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Add GraphCMS to your Web App

Karmasakshi Goyal
Here to talk about the Web.
Originally published at karmasakshi.Medium ・2 min read

I talk about GraphCMS — a headless CMS; and how to add it to your web app.

Introduction

Content often needs maintenance. By integrating a headless CMS like GraphCMS, you can offload content management and focus on delivering the content.

GraphCMS has some great features that you will appreciate:

  • It is GraphQL-based, so it solves the problem of under-fetching and over-fetching

  • It caches your content to over 190 locations around the globe for faster delivery

  • It supports roles so you can choose to give full or limited control to teammates

  • It allows you to transform your image content during fetching for optimised delivery

  • It has an interactive API playground to test your queries and mutations

  • It has a generous, free-forever tier

Installation

Once you are done creating your project and a schema to begin with in GraphCMS, go to “Settings > API Access” page of your project and generate a new token for “Content API Access”. Copy this and the “Endpoint URL” to your web app’s environment files. Next.js example:

// .env.local

GRAPHCMS_ENDPOINT=https://api-xxx.graphcms.com/v2/xxx
GRAPHCMS_TOKEN=xxx.xxx.xxx
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Angular CLI project example:

// src/environments/environment.ts

export const environment = {
  graphcmsEndpoint: 'https://api-xxx.graphcms.com/v2/xxx',
  graphcmsToken: 'xxx.xxx.xxx'
};
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Caution: Do not forget to add these environment variables to your deployment system (Vercel / Netlify / elsewhere).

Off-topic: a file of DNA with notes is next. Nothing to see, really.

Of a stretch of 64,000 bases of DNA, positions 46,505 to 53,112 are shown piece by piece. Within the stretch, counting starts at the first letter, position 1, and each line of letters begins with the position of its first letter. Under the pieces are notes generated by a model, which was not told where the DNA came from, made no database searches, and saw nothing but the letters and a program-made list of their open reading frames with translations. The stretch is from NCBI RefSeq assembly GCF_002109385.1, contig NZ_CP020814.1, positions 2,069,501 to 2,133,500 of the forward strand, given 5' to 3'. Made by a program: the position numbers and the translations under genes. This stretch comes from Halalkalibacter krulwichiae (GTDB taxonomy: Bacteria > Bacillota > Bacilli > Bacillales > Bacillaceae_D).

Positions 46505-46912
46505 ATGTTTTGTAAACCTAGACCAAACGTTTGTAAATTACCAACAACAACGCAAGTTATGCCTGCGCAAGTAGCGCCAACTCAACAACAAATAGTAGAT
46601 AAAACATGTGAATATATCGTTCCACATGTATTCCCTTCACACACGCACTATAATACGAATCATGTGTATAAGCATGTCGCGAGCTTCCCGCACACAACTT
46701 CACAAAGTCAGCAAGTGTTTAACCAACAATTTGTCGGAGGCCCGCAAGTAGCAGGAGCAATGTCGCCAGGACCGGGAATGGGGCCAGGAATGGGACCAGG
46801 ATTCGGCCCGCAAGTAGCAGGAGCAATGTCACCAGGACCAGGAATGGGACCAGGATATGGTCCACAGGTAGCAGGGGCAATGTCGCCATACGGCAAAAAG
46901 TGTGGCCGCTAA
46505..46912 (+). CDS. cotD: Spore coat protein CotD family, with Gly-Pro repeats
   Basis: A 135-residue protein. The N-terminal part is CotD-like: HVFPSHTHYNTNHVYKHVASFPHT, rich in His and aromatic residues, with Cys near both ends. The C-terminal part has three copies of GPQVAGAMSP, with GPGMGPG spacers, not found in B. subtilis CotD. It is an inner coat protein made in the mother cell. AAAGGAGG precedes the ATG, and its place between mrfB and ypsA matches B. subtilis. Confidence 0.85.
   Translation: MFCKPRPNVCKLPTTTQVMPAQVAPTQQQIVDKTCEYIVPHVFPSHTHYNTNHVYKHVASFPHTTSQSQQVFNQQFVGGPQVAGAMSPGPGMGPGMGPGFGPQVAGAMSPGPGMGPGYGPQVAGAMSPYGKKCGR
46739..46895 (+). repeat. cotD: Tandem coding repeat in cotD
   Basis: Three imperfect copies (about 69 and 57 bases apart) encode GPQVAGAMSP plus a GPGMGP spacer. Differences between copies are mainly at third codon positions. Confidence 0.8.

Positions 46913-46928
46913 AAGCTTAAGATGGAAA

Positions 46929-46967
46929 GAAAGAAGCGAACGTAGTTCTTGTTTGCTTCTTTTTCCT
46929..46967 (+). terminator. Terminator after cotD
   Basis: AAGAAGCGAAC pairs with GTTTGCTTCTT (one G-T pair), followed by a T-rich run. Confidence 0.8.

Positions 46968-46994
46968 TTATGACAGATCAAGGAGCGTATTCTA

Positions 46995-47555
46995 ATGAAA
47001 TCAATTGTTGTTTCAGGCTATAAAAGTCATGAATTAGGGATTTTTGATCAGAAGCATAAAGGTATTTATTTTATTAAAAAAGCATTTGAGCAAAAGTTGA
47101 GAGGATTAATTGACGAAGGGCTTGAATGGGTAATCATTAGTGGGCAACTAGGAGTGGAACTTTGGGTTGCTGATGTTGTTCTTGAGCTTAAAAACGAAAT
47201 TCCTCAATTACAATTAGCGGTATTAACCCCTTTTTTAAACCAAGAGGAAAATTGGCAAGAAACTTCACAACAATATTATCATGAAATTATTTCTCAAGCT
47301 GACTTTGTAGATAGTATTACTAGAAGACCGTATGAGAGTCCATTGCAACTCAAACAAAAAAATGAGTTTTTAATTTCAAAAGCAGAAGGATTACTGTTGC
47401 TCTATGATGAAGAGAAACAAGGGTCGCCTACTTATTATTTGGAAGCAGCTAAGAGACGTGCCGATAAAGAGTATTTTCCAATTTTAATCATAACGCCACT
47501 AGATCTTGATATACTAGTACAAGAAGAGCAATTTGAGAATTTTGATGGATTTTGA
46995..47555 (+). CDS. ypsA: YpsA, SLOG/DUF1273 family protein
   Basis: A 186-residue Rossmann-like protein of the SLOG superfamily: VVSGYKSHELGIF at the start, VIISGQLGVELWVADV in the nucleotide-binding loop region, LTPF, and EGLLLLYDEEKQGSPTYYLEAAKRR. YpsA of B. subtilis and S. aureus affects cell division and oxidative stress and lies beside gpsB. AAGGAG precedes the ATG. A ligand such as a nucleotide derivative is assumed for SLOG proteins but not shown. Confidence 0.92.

To send GraphQL queries and mutations, you can opt to use a library instead of forming these requests yourself. graphql-request is a good, lightweight option.

// Command

npm i graphql-request graphql
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Set-up graphql-request to include GraphCMS token in authorization header of every request:

// Anywhere

import { GraphQLClient } from 'graphql-request';

const graphcmsEndpoint: string = ENVIRONMENT.GRAPHCMS_ENDPOINT;
const graphcmsToken: string = ENVIRONMENT.GRAPHCMS_TOKEN;
const headers = { authorization: `Bearer ${graphcmsToken}` };
const graphqlClient = new GraphQLClient(graphcmsEndpoint, { headers });
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Once you’ve tested a query in GraphCMS’s interactive playground, you can paste it into your web app and make the request:

// Anywhere

import { gql, GraphQLClient } from 'graphql-request';

let products: Product[] = [];

const getProductsQuery = gql`{
  products(where: { isAvailable: true }) {
    rate
    name
  }
}`;

try {
  const getProductsResponse: { products: Product[] } = await graphqlClient.request<{ products: Product[] }>(getProductsQuery);
  products = getProductsResponse.products;
} catch { products = []; }
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To transform image content, add the necessary transformations to the query like so:

// Anywhere

import { gql } from 'graphql-request';

let informationCards: InformationCard[] = [];

const getInformationCardsQuery: string = gql`{
  informationCards {
    id
    image {
      url (
        transformation: {
          image: { resize: { fit: crop, height: 800, width: 800 } }
        }
      )
    }
  }
}`;
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That’s it! You can see GraphCMS in action on a simple farm-produce pricing web app I made called Sumran: https://sumran.in. Because I’m using Next.js to prerender the content, you won’t see the requests go out on the client. The source is open: https://github.com/karmasakshi/sumran.

Sumran displaying dynamic content from GraphCMS


Cheers!

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